Libwww has all the features I want and a bunch more, so I download it and I wrote a really simple client which sends a GET request. In this case, I don't care about the response, I just care that some CGI program gets poked. Libwww is a horrible library. The docs are obtuse, the API is inconsistent, and were it not for the example, I'd have taken a long time to write this very simple thing. It should have been easy, but it was a yucky experience. Plus I had to link in more libraries than the number of Libwww functions I used in my program. I know poeple put some effort into the functionality, but that's some crappy library design, guys.

So I asked around some more and someone at MIT suggested libcurl. Now this is a really nice little library. Simple and functional. It does exactly what I want with not fuss, and now I have a happy program, and I'm a happy programmer. Libcurl rocks.

I shared some thoughts on my understanding of open source with Louis at OpenOffice this week as well, and he wrote that interview up on their site. It was kinda cool to think through some of that stuff.

This weekend I'm off on a spontaneous trip to Tahoe with some MIT buddies. I went on a wild spree at REI a few hours ago buying warm things. (I don't like cold; I'm from Puerto Rico, after all.)

And that's the past month. Hope yours has been exciting, too...

Well, I got back last night from a 3-week vacation at home (Puerto Rico). Given I was at the beach three days ago in the not-very-cold-at-all Carribean, San Jose seems pretty darned cold. Of course, my buddy Eric, in town from Chicago, begs to differ. Vacations are good. I did my Christmas shopping rather frantically on the 23rd; an eight-hour marathon at the Majag├╝ez Mall with my cousins did the trick. Went to the movies a lot (it's cheaper there)... Played dominoes a lot... And I rented a Cessna 172 and took each of my two sisters up for a trip around the island. Anyone know where I can buy Puerto Rican food in the Bay Area? I'm sure it can be done, but I'm terrible at finding such things...

In December I bought a digital camera, the Canon PowerShot G1. Not to plug a product, but that was one of the best purchases I've made (eBay, $800) in a long while. I have this rather expensive and quite excellent camera that I bought a long time ago, a Mamiya 7. It's a wonderful camera, and takes beatiful photos on 6x7cm film, but it's the short of camera one doesn't carry around all the time, and I tend to take few pictures with it. Plus, since I left the proximity of the MIT campus, I no longer have a darkroom to play in. So this new Canon G1 is great because it fits in my jacket pocket, and it's easy to use, and it's trivial and $FREE to get the pictures onto my Mac, whereas on my Mamiya, I need to get the film processed somewhere (in my case in Palo Alto), then scan them in. Needsless to say, I took a bunch of pictures in Puerto Rico, and I'm very happy with my new toy.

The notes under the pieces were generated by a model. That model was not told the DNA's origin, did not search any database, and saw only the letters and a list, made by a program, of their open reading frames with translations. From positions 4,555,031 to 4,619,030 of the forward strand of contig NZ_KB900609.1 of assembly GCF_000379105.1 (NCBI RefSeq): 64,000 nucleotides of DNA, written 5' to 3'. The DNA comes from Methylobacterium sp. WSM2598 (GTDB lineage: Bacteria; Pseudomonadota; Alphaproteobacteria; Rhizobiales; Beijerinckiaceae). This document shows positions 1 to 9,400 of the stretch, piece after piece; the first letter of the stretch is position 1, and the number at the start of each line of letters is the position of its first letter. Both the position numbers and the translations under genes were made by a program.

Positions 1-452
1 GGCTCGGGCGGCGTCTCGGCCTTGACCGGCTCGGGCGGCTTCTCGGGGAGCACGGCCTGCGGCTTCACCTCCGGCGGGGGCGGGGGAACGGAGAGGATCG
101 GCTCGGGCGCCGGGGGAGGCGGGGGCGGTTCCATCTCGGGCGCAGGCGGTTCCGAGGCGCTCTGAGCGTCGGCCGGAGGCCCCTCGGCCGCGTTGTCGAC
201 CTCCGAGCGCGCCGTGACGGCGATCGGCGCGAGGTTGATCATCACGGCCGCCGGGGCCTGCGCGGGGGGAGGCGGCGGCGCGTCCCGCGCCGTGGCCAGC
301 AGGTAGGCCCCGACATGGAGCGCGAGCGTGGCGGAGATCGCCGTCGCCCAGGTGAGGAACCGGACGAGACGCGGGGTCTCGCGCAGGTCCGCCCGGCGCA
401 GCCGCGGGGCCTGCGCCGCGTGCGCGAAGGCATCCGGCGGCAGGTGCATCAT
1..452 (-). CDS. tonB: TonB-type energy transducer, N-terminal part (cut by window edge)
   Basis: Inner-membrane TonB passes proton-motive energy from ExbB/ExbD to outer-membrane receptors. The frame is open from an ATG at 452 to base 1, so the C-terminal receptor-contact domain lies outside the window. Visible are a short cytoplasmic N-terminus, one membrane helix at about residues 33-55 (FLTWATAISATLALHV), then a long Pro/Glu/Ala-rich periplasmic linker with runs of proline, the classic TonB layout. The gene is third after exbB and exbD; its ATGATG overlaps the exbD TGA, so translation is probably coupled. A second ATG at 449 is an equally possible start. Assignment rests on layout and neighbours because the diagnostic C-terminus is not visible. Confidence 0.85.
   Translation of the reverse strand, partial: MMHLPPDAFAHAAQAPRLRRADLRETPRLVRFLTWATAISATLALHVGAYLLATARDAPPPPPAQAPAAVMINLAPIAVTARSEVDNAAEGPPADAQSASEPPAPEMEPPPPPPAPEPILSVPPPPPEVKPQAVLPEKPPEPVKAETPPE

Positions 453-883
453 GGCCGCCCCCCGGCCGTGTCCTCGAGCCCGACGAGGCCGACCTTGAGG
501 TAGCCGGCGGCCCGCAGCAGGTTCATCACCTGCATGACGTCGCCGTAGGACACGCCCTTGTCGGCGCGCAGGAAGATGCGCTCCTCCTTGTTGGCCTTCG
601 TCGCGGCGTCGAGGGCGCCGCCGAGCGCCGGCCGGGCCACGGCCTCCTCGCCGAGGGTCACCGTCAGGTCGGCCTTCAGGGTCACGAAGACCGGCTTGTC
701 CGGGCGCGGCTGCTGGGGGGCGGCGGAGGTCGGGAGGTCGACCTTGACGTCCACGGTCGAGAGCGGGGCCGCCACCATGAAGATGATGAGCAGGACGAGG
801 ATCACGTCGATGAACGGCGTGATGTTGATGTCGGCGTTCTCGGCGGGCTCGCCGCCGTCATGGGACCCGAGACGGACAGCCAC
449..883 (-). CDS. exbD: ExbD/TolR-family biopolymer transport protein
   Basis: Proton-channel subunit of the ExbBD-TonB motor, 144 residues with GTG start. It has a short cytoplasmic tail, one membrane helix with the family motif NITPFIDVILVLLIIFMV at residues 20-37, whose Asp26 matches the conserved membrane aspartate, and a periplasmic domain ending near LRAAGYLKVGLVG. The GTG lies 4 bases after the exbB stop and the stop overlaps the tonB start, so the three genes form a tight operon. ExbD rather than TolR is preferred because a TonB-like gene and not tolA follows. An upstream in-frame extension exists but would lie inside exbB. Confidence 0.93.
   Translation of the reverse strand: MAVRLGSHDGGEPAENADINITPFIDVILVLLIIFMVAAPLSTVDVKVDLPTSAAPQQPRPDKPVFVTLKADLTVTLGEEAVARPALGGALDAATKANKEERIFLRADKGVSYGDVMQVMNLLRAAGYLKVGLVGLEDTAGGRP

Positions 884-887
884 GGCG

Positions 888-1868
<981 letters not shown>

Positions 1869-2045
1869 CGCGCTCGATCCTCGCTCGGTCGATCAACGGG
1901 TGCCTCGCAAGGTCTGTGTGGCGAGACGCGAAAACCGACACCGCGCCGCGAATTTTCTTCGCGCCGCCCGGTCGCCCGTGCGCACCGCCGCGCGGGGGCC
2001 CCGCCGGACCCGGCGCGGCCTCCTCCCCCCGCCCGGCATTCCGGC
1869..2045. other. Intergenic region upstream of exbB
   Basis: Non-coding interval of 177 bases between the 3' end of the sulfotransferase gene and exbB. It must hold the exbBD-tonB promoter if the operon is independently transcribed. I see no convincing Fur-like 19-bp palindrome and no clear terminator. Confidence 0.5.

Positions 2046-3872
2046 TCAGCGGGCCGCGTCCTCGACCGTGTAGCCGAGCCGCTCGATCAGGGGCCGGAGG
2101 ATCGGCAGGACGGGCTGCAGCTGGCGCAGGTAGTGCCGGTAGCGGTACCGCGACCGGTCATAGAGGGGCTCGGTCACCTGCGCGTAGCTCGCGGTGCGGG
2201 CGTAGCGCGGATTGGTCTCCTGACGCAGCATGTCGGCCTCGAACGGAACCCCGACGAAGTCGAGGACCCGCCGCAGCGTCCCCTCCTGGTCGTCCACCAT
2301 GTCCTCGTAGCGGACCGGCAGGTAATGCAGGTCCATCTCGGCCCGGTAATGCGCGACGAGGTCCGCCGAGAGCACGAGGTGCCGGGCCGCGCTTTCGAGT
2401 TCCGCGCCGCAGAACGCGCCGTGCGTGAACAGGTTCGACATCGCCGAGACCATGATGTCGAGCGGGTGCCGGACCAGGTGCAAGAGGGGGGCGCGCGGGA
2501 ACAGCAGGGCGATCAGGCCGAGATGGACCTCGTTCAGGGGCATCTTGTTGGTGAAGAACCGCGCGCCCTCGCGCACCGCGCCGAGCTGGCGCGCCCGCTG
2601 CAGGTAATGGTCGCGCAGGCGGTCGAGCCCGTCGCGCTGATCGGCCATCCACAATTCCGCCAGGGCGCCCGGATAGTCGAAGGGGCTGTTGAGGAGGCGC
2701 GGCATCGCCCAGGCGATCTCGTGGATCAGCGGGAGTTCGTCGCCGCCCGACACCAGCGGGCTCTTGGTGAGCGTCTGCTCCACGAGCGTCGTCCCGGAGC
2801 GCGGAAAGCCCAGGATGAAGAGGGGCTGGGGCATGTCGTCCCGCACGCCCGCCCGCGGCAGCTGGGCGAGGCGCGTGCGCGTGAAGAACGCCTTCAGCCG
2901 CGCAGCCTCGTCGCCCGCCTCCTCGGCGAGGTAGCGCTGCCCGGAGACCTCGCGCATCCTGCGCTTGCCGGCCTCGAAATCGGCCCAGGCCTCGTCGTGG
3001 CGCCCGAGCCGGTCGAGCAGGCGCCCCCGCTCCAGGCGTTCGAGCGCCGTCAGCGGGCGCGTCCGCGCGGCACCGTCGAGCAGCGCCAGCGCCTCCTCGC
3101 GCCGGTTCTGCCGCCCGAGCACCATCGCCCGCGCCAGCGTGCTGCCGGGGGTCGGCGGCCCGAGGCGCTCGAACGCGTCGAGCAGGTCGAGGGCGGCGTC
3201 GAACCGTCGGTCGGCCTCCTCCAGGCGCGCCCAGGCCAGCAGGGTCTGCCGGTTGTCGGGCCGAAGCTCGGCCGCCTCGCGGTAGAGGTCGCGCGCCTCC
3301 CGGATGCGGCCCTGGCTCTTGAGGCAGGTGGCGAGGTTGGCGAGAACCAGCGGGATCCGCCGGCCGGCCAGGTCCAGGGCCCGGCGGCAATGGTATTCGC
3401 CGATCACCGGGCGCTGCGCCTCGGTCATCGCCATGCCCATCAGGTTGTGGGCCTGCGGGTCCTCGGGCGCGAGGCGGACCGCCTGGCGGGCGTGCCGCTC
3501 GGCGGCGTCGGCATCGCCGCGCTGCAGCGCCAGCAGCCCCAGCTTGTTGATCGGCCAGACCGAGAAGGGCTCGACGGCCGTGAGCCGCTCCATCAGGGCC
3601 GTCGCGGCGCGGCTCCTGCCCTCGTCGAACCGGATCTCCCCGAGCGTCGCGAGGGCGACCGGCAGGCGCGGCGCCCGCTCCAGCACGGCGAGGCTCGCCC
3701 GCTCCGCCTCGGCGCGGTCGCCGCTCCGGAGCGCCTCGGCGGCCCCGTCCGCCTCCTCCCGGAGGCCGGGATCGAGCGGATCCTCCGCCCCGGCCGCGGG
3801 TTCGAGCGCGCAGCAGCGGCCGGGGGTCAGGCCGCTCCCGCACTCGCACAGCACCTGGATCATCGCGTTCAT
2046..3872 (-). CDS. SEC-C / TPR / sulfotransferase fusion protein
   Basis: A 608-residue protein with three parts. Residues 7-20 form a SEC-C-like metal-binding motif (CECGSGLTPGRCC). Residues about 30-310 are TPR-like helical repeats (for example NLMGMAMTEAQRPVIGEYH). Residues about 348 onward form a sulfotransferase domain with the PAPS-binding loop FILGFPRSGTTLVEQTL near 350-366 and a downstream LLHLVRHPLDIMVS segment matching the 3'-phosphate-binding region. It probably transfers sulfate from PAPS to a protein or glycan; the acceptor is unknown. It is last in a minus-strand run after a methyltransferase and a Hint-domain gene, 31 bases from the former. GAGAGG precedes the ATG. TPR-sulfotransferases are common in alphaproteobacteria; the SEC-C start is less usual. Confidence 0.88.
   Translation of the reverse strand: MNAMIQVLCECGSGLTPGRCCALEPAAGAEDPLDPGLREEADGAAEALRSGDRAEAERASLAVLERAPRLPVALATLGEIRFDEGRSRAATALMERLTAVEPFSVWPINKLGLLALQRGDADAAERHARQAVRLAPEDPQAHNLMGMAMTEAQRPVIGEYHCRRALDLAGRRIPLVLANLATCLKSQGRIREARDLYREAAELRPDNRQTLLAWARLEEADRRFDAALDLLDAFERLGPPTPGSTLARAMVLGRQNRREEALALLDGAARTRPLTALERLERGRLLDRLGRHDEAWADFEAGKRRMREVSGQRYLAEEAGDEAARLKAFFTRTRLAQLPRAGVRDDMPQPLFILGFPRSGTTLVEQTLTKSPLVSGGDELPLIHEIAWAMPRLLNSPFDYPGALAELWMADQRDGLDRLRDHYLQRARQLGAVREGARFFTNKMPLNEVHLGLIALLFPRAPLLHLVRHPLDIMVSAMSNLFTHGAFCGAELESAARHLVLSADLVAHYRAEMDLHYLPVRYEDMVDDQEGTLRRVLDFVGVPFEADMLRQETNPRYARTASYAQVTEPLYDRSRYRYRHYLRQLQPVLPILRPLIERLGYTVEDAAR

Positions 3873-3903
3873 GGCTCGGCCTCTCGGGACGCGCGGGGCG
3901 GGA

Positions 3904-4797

MacWorld Expo 2001 started today in San Francisco, with an impressive suite of new product annoucements at Steve's keynote. Everyone's wondering where they are going to find the cash to buy a new PowerBook G4... I'll be at the show tomorrow, and probably again this week, depending on what's going on. I should be dropping by the Mac OS X booth every so often, this that tends to be a hub for people I know. The Stepwise BoF is tomorrow, I'll be there for that, as usual. This time I won't be sick and hoarse (probably).

James Duncan Davidson did come by Apple to repeat his talk from ApacheCon, and it was, as before, and excellent talk followed by some lively Q&A. It was great to have someone else with a similar perspective on open source come and share ideas. Them, of course, James had to tell us about what he lives about Mac OS X and what doesn't work for him, which was immediately followed by some of the authors of the offending software showing him that he can, indeed, do what we wants with our tools. So that went well, too. :)

I've spent a bunch of time recently trying to clean up some BSD compatibility issues in Darwin. Specifically, there are a few BSD-ish libraries which we install as frameworks.